Growing broad beans with children

Growing broad beans with children

Gardening with children is wonderful and chaotic! It’s the very best place for them to learn about and connect with nature, wildlife, biodiversity, sustainability and growing food. It’s important to allow them to have a go, and broad beans are one of the best things to grow with children.

Why? The beans are big and easy for little hands to handle, and because of this, they can cope with that rough and ready approach that children tend to have. They will also germinate and grow quickly which is the ultimate quick reward that children need! Here is our guide for how to sow them with your children! 

Start with a selection of different trays for your child to choose from. Children love to decide things! Explain that the tray must have drainage holes in the bottom as otherwise, it can get too wet and then the seeds will rot instead of growing. If the tray has not got any drainage holes then cut the corners off. This is best done by an adult!  Let your child fill up the tray with compost and explain that it’s best to make the surface flat, so that the seeds are at the same depth. Doing so like this means they will start to grow at the same time. Plus, germination is a funny word that can be discussed!

Next up, give them the seed packet. Let them open it, feel the seeds and be in-charge. Decide together if you are growing the broad beans for shoots or for the beans. The shoots will be ready to eat in a few weeks time whilst the beans will take a few months after being planted out. Why not do a combination of both? Broad beans for shoots can be planted closely together whilst plants for beans should be at least 5cm apart so that they can easily be separated when planting them out. 

Explain to your child that when sowing broad beans it is best to sow them on their side rather than flat, as this reduces the risk of rotting and increases the likelihood of success! Let’s guess how many we can fit in the tray. Let your child stand the seeds on their sides by pressing them down slightly. Who was the closest at guessing the right number?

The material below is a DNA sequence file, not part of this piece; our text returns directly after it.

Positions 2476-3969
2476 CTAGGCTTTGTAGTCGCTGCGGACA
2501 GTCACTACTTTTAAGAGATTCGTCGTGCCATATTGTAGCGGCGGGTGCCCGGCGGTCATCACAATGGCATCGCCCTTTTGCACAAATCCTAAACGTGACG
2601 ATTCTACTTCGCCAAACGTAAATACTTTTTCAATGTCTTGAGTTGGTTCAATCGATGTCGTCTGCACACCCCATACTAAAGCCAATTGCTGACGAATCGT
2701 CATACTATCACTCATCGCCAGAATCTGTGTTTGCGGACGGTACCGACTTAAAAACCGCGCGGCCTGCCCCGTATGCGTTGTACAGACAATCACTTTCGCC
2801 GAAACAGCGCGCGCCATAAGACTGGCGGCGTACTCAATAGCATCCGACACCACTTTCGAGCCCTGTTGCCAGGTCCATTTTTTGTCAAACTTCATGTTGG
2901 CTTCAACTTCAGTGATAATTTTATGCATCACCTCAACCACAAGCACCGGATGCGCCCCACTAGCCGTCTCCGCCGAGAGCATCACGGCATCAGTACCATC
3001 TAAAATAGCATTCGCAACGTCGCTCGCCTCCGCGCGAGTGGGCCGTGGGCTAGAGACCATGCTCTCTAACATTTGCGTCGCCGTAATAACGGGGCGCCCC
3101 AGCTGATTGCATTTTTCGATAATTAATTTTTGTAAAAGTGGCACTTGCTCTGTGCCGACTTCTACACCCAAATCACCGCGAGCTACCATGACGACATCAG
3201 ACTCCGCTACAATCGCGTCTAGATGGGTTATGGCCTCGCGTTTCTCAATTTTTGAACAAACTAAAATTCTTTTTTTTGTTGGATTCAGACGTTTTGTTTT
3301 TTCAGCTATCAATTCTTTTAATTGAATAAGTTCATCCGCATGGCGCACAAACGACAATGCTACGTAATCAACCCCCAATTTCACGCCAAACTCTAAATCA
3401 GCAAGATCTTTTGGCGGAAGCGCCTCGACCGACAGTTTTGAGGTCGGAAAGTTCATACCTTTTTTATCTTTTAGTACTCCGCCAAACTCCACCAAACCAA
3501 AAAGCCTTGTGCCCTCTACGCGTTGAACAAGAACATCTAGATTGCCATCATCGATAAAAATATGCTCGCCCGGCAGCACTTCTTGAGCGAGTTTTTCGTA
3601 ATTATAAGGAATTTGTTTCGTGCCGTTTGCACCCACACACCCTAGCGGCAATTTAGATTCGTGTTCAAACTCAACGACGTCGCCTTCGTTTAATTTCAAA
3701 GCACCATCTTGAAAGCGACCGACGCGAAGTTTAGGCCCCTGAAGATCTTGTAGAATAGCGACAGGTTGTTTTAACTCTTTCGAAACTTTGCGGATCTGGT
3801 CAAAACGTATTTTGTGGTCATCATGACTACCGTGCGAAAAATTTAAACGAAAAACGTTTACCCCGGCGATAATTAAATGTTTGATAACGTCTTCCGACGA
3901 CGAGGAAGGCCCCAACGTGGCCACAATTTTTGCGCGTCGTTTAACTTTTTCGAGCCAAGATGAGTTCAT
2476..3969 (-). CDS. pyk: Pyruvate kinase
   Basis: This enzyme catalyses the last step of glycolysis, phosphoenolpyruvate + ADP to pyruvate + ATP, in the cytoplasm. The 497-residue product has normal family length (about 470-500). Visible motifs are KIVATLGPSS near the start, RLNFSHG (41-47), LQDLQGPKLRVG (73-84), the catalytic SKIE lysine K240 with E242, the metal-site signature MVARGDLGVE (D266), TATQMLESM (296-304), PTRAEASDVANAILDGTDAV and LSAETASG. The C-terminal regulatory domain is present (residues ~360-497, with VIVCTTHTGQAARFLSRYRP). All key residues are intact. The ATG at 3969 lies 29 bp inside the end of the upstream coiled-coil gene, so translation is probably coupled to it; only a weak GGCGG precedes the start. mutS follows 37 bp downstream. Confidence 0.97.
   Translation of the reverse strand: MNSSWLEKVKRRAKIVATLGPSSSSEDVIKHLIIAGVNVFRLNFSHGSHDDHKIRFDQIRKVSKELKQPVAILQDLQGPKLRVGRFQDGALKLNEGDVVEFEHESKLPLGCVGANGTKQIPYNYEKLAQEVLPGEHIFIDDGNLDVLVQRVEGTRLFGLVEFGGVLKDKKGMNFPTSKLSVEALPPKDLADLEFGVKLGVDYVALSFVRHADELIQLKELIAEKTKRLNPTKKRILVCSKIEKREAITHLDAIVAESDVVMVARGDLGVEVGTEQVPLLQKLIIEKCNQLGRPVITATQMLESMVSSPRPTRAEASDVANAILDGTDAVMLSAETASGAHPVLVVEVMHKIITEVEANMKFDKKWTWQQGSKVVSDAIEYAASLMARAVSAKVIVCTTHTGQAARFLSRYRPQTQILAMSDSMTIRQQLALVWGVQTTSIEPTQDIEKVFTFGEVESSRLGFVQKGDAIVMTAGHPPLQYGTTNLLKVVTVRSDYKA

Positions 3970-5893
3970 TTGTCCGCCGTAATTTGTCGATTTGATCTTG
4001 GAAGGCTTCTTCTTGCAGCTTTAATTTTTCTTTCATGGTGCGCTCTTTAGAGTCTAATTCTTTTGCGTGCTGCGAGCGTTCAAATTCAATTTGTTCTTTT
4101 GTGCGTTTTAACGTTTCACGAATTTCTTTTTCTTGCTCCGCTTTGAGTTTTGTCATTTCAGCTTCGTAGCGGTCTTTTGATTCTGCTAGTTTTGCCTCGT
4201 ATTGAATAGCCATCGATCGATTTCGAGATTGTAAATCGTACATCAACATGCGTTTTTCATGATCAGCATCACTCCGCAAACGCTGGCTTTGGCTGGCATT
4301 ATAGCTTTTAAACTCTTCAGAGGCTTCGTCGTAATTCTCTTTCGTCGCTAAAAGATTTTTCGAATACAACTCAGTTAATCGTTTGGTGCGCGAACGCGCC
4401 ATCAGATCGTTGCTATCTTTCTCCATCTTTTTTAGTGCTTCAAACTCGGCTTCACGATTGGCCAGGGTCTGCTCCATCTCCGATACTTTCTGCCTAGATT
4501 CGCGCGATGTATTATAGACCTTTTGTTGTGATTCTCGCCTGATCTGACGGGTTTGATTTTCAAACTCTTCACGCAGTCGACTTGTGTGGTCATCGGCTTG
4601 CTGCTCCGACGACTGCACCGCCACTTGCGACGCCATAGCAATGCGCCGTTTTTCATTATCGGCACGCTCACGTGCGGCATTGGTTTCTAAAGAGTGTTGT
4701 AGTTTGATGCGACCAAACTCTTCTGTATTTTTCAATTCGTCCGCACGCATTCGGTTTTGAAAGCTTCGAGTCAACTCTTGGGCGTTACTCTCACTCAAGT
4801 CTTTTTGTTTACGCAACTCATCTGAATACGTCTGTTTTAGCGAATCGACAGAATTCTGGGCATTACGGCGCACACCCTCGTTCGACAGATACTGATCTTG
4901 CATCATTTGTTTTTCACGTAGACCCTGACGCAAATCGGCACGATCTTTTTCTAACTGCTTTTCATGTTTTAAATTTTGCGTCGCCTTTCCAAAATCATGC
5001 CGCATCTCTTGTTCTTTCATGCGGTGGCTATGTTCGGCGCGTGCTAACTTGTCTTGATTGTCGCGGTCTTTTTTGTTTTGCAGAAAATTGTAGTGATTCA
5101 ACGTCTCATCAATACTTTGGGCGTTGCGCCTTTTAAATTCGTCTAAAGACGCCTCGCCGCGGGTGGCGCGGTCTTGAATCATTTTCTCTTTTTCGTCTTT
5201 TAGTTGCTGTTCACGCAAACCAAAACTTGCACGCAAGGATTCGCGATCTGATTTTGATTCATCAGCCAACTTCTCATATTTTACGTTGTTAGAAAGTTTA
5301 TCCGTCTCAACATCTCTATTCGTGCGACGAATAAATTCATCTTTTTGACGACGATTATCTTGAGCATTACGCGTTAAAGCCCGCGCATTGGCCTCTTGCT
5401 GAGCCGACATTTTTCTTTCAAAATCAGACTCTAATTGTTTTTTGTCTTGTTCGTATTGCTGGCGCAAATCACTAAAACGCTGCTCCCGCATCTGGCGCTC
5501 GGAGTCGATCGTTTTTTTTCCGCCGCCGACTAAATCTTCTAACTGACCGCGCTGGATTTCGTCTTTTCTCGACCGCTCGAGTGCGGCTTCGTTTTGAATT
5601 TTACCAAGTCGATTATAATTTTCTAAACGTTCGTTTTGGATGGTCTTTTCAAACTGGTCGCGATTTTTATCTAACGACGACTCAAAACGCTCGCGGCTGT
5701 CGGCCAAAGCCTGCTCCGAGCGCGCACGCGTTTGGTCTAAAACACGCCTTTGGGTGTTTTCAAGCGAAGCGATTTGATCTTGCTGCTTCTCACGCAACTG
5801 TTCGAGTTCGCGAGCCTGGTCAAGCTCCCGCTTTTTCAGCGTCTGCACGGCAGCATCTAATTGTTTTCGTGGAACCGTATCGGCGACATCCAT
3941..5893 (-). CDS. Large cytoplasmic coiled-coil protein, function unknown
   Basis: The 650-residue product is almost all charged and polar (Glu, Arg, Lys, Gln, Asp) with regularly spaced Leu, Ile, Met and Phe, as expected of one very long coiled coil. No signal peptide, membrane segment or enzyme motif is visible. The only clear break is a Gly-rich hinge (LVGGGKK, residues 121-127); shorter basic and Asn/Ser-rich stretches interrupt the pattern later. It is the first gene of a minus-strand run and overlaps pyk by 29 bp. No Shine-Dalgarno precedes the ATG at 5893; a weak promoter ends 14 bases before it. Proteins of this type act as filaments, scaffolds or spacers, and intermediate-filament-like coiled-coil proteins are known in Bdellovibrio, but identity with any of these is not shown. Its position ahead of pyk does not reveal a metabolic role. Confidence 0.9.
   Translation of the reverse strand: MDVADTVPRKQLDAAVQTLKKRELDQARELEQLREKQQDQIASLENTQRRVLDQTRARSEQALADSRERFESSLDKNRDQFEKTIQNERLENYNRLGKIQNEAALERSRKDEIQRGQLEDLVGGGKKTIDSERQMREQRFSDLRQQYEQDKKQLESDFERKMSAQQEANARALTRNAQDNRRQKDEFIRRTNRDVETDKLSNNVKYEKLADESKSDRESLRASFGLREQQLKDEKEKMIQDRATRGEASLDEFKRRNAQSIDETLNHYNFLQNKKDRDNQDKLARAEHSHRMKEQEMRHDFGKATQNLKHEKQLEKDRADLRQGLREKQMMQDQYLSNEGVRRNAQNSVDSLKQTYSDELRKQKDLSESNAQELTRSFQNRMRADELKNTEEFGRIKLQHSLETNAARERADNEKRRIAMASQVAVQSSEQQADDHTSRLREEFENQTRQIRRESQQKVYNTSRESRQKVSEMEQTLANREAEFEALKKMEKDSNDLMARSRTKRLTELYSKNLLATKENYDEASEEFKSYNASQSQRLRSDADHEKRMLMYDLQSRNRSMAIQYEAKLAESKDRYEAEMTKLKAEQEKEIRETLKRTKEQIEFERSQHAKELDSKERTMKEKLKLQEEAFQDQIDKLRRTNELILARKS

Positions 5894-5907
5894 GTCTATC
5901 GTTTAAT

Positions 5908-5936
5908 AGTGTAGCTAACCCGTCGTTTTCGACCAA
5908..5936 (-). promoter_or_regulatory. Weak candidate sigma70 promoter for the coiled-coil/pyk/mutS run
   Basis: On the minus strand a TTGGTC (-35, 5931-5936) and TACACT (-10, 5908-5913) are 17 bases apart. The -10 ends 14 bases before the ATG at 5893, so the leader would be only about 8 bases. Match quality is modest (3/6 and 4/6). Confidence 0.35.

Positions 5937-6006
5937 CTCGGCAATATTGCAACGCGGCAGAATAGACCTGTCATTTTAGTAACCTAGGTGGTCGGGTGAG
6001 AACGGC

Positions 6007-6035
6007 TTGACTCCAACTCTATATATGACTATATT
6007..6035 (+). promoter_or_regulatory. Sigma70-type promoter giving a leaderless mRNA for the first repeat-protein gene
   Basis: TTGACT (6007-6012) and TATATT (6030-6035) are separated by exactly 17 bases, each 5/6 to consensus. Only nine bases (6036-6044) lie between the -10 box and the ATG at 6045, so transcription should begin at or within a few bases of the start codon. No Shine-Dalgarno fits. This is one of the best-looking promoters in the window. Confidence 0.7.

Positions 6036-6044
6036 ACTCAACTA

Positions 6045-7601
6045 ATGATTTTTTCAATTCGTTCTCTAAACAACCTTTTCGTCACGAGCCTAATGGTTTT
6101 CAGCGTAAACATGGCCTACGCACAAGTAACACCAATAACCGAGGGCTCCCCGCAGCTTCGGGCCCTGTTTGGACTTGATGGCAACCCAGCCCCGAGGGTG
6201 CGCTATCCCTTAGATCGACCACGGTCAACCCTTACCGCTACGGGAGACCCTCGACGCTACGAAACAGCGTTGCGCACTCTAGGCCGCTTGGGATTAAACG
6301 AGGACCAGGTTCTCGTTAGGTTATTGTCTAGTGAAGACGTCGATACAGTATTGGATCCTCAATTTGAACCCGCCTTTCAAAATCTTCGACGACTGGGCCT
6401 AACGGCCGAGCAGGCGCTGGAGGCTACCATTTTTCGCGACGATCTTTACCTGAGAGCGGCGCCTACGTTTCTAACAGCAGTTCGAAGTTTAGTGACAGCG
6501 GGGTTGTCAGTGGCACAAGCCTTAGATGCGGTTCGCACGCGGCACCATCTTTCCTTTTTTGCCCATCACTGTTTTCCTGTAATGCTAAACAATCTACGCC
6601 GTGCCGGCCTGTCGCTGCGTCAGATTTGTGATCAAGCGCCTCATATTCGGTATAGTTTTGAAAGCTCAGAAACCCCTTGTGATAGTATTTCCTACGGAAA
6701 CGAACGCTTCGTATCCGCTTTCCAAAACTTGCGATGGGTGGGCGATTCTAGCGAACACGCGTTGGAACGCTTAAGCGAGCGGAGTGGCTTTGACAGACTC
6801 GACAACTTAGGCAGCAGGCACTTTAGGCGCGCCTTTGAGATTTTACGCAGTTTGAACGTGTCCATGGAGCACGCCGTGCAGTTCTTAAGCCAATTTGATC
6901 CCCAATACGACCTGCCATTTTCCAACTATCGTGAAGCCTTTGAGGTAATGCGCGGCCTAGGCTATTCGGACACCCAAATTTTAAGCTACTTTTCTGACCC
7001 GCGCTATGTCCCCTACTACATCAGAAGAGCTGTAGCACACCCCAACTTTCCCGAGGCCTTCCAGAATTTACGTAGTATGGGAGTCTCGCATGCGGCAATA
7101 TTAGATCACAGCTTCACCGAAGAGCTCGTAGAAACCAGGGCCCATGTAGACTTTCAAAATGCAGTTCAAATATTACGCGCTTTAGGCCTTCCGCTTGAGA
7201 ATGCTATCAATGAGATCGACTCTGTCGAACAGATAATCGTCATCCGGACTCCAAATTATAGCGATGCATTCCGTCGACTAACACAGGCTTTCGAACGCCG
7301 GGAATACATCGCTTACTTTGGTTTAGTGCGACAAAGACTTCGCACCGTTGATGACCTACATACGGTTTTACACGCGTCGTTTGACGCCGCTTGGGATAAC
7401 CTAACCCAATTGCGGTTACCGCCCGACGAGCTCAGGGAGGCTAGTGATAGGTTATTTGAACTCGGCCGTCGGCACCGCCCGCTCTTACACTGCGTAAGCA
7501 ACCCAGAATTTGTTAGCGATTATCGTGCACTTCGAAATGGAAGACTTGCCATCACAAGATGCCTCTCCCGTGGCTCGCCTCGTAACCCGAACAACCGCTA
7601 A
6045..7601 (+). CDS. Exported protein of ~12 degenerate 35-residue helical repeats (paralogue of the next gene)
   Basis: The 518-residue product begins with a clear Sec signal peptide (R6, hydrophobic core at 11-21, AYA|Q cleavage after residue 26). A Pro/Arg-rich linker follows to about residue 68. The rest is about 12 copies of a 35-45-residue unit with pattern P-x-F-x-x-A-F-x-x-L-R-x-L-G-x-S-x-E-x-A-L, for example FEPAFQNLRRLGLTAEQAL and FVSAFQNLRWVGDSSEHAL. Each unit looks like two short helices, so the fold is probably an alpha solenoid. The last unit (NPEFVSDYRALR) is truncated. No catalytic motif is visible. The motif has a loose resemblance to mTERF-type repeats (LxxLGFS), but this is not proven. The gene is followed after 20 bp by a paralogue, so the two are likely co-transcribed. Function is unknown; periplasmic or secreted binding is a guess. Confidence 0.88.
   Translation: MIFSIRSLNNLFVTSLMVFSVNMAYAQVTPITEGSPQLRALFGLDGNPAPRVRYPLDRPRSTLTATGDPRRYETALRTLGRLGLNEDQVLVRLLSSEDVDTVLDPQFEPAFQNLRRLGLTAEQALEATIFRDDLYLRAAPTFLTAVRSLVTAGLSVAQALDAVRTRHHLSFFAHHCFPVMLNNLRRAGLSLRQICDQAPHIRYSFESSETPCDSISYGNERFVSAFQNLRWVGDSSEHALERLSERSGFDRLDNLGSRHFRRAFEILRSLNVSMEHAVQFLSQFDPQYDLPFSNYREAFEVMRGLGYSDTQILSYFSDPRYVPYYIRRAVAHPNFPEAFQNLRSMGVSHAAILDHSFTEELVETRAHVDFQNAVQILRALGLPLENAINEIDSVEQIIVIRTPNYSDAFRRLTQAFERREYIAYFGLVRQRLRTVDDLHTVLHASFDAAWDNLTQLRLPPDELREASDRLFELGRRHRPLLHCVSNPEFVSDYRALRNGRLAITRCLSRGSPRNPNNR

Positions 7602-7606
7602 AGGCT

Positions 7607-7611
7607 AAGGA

Cover the seeds with a bit of soil. Around 3cm is good but it isn’t that important! Explain that slightly pressing down the compost helps the seeds make good contact with it. This helps them to wake up and germinate well! 

Now on to what most children think is the best part…watering! Let them water on their own. The beauty of broad bean seeds is that it doesn’t really matter if they get drenched. The seeds can take it! 

Broad beans must be protected from mice and your Harvst Sprout is the perfect place for it! Let your child carry the tray and open the greenhouse. These seemingly small things mean a lot to them.

Remember to close the door to keep them protected. Talk about how long you think they might take to germinate and what you need to do to take care of them. As they germinate at low temperatures, it’s only really the watering you need to keep an eye on! 

If you are growing them for shoots, harvest when the shoots are 6-12cm tall by pinching or cutting with scissors just above the bottom leaf. By leaving the bottom leaves they will often regrow once. Let your child harvest and if they happen to pull the whole plant up, so be it! There’s plenty of time to sow again. 

If you are planning to plant them out then wait till they’re about 10cm high. Plant them out 20-25cm apart and let your child dig each hole and drop the plant in. Talk about how we must be gentle with the plants so that they don’t snap. Build a support frame with bamboo canes or other twigs and some twine. Put the canes on the outside of the rows and then put the twine around rather than tying in each plant. This is fun for the children to do!

Broad beans have surprisingly gorgeous flowers. On a sunny day you can watch the bees fly from flower to flower.

Harvest when you can clearly feel the beans inside the pod. Let your child lightly squeeze each pod to check if the beans are big enough before pulling the pod off the plants. Teach them to use two hands, one on the plant and one on the pod. Guess how many beans there are in each pod! Remember that broad beans should be cooked before eating.

We hope that you will have a fantastic time growing broad beans with your children. Let us know how it goes!